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Why Are People Afraid to Try Something New?

No matter what you do, does it sometimes seem like you can’t get your staff to act on certain things? You could have proverbial lightning in a bottle in terms of a marketing idea or prospecting approach, but invariably there will be someone on your team who’s not willing to give it a try.

Here are five reasons why this performance conundrum exists:

1. Fear of feeling vulnerable

No one likes to look silly in front of others, but failure is a component of learning. If someone is learning the language necessary to surmount an objection, the first few times they attempt it, they will mispronounce words and stumble over sentences; it is an inherent part of the learning process. Improvement is about a willingness to temporarily allow your ego to be briefly bruised in the name of future improved performance.

2. Too much focus on seeking perfection

Life is about success and not perfection. I’ve never seen a flawless deal, and I’ve never delivered a flawless workshop. But you know what? That doesn’t matter. Both parties were happy with the deal, and attendees left knowing more than they did when they arrived. Your career is about success — not perfection — and you owe it to your customers and yourself to try new approaches.

3. Thinking more information is needed

I’ll always remember the sales manager who told me he couldn’t make outbound calls until he knew what the national average was for making such calls. I, perhaps not so politely, informed him that one call would be a significant improvement.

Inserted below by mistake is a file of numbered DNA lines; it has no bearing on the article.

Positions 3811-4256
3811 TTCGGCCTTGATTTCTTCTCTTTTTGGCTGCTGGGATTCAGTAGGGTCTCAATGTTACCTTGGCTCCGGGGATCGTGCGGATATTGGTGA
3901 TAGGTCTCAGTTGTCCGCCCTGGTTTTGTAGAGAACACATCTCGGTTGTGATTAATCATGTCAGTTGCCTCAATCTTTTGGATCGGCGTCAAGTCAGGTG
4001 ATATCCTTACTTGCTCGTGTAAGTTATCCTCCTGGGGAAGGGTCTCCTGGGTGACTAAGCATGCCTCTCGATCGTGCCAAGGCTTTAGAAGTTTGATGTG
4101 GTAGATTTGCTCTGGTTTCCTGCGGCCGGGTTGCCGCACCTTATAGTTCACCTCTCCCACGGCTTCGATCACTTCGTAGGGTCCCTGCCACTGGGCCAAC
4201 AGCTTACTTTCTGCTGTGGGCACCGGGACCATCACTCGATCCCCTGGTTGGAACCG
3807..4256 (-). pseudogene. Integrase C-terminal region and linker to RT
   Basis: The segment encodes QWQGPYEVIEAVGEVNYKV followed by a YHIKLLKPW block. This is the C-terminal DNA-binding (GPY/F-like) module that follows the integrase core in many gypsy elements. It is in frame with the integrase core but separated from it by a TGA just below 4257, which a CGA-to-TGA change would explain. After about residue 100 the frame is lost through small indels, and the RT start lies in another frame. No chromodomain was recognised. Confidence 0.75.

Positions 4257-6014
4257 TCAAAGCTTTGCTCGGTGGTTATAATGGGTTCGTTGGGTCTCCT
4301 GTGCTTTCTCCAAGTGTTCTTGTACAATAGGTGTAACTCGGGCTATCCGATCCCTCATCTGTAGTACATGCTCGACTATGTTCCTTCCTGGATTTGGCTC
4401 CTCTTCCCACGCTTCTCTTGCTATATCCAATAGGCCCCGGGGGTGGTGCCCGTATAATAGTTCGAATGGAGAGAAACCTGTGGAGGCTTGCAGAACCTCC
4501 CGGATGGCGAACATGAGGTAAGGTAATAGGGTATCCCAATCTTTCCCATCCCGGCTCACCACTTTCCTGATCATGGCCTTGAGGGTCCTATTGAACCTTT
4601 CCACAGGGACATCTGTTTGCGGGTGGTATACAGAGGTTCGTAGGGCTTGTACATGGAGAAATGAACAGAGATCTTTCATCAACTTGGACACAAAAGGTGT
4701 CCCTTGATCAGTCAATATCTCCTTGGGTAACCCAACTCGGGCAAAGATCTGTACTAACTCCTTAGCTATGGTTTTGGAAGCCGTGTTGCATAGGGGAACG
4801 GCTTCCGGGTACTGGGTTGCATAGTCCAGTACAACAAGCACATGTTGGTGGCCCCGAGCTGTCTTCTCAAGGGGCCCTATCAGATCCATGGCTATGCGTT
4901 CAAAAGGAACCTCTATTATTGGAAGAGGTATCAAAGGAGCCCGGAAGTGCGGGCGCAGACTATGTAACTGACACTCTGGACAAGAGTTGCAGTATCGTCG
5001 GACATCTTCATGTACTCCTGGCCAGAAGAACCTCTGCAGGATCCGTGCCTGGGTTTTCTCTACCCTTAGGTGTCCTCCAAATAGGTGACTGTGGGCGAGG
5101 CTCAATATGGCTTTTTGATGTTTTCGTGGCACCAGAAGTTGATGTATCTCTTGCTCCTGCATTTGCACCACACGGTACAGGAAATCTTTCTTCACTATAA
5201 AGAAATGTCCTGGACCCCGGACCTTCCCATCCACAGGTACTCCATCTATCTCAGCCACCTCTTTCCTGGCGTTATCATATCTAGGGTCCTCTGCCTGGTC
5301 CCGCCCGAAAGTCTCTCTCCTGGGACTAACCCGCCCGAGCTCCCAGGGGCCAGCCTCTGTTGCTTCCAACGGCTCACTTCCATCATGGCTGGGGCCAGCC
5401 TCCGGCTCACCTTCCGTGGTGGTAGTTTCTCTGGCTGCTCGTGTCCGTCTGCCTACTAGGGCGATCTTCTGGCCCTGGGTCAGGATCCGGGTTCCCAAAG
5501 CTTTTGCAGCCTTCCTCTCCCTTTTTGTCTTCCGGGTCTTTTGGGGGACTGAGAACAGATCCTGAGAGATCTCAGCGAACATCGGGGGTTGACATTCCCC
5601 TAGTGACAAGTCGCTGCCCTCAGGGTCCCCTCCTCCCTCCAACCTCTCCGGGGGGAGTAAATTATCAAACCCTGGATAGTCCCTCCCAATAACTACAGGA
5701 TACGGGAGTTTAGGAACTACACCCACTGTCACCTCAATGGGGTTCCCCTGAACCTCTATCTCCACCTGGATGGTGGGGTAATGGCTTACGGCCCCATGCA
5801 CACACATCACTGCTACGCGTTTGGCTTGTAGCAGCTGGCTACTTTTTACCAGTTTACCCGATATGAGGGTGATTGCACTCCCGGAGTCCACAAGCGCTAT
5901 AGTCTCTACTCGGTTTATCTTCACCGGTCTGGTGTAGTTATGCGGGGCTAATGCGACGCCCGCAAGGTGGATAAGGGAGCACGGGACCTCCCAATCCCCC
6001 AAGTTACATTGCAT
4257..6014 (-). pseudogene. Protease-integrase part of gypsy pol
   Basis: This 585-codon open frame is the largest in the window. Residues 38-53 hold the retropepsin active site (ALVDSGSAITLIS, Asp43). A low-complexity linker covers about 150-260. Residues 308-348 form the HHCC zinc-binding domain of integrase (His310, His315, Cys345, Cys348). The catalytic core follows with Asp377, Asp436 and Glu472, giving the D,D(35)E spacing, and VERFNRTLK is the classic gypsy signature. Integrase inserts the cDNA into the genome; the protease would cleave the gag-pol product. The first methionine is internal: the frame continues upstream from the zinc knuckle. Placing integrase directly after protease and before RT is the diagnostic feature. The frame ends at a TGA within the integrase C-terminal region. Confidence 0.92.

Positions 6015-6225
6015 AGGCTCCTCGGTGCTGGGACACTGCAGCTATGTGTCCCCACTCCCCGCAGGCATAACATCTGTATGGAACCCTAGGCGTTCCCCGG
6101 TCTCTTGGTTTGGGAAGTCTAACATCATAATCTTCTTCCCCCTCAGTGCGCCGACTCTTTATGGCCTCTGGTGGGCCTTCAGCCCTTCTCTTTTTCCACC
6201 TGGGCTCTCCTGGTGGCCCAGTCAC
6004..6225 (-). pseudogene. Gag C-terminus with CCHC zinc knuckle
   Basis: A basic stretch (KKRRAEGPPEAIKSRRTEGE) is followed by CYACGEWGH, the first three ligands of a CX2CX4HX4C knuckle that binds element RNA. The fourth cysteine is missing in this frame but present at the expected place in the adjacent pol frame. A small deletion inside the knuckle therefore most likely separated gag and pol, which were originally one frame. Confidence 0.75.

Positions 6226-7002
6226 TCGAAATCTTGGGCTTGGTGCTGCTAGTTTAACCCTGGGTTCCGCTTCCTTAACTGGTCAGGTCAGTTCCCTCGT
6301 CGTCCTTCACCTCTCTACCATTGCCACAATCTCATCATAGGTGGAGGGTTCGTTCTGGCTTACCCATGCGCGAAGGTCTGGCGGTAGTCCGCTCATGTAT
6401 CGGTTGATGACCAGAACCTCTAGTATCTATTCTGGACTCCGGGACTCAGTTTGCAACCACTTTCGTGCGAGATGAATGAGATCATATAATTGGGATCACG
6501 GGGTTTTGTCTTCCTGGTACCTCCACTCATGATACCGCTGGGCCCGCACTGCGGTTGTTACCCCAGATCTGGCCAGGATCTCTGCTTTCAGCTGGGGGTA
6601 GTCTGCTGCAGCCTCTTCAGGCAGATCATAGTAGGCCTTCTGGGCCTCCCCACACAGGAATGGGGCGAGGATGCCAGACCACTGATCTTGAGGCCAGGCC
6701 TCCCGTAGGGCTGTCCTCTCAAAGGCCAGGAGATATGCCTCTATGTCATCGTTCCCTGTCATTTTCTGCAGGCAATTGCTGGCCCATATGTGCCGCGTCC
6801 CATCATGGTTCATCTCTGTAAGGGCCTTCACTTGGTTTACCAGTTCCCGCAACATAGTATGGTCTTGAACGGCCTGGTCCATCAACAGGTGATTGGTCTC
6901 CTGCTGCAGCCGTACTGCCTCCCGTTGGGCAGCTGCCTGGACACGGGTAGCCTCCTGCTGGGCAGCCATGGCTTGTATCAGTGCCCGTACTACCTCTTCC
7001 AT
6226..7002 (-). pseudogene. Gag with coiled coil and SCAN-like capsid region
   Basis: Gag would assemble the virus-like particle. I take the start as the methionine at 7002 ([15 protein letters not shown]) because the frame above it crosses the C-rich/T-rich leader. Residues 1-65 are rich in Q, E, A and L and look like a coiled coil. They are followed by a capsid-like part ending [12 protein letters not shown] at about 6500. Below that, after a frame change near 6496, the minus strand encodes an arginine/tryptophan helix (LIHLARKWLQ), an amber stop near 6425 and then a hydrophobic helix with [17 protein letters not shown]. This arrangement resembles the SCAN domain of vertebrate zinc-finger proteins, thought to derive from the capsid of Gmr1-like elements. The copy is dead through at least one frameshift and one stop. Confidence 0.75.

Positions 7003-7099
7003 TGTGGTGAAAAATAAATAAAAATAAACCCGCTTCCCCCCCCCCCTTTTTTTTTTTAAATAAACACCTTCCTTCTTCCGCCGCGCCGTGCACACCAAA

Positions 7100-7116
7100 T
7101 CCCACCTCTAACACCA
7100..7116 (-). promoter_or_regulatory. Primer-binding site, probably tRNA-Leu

4. Fear of rejection

Social rejection might be the biggest fear of most people. And it’s not just fear of a manager’s rebuke; it’s fear of rebuke from colleagues, too. That’s why placing outbound calls in a crowded office almost never works. You try something new and a coworker says, “That was bad.” Or “Who do you think you are? That’s not how we do it here.” Comments like these can be catastrophic to your improvement efforts.

5. Refusal to play well with others

You might think that in challenging business times, co-workers would come together to improve a dealership’s performance. That’s not what happens in many situations. Under stress, people often do whatever is necessary to protect their own situation. This is evidenced by finger pointing, gossip and backstabbing. Silos and claims of territoriality are made (“I don’t want salespeople giving payment guidance! That’s my job as the desk manager!”).

To find solutions to management challenges, you must be willing to invest the time to look for disruptors. You might not always like what you see, but now you know where to start.

Photo by Ayo Ogunseinde on Unsplash.